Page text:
Residency

Improve meeting minutes with these tips

Residency Program Insider, December 4, 2020

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Editor's Note: The following is an excerpt from Residency Program Alert. To read the entire article, click here.

Although writing meeting minutes is a tedious task, no one can dispute their importance. Besides reporting Milestone data to the ACGME in the Accreditation Data System (ADS) twice a year, your institutional GME office may also require specific documentation. Thus, it is important that your clinical competency committee (CCC) meeting be documented accurately and thoroughly by a designated individual. This person can be a CCC member, a secretary, or—most likely—the program coordinator.

Meeting minutes are an official record of what happened during a meeting, and their principal purpose is to provide committee members with a:

  • Summary of discussions
  • Record of decisions and actions the committee voted and agreed upon
  • Reminder of outstanding business to discuss during the next meeting

Because minutes are the record of CCC business, they carry important implications. Coordinators must ensure that minutes provide an accurate account of meetings, where high-stakes decisions are made regarding a resident’s progress.

The quality and accuracy of minutes depend on the coordinator knowing:

  • What to include in the minutes
  • How to organize the minutes

Enhance your confidence in taking meeting minutes with the following seven tips.

To include or not to include?

Determining how much detail to include in meeting minutes can be one of a coordinator’s biggest challenges. Consider the following tips when summarizing discussions in the minutes:

Focus on agenda items: Minutes should not detail every point leading up to a motion or a vote. Nor should they be a verbatim report of the discussion, says Nancy Poblenz, DDS, JD, corporate counsel in the legal services group of Catholic Health Initiatives’ (CHI) St. Luke’s Health in Houston. Instead, minutes should concisely summarize the:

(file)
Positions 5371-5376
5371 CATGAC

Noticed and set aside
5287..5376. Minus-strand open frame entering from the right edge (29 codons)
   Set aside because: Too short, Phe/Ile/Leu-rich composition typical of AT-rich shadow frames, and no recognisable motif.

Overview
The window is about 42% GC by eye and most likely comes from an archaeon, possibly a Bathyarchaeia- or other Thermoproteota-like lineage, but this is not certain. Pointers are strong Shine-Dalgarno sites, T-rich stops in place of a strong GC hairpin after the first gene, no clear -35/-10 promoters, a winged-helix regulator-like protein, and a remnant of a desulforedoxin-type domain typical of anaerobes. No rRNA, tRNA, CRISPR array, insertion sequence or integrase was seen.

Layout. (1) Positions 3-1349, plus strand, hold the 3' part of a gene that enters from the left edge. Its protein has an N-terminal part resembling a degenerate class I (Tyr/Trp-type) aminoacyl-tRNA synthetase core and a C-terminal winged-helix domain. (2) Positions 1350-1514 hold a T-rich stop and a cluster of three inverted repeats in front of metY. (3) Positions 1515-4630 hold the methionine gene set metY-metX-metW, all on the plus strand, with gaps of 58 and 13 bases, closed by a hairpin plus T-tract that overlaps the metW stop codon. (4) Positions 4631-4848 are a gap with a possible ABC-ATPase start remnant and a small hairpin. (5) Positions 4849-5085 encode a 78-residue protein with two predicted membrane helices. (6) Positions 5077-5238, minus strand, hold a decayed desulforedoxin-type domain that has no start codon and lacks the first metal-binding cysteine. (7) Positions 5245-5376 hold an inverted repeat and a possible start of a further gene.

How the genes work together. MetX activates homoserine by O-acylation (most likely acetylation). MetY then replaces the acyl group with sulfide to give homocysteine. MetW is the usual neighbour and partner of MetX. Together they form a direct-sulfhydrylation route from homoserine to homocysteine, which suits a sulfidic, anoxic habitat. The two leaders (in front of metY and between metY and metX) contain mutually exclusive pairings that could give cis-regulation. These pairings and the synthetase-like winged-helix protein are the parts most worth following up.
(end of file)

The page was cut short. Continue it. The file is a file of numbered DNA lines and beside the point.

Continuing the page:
• Discussion
  • Decisions and agreed actions
  • Follow-up items

“Minutes should be a summary of the points that the committee considered in the deliberation before it came to a vote,” Poblenz says.

It is common for committee members to have tangential or side conversations. However, minutes should only include information relevant to the items listed on the agenda. Do not include side discussions in the minutes unless they lead to a decision, Poblenz says. Additionally, keep irrelevant conversations out of the minutes by helping the chair limit those conversations.

Each organization will include a different level of detail in its minutes. If you’re new to your position or organization, Theresa Buck, CPCS, director of medical staff services at CHI’s Vintage Hospital in Houston, recommends:

  • Reading and reviewing past minutes to get a sense for the amount of detail to include
  • Meeting with legal counsel or your manager to understand the expectations for minutes

However, as a general rule, Poblenz says less is often better. “I very rarely find a situation where I go, ‘Oh, you didn’t write enough.’ I very frequently find a situation where I say, ‘I really wish you hadn’t written all of this,’ ” she says.

 

 



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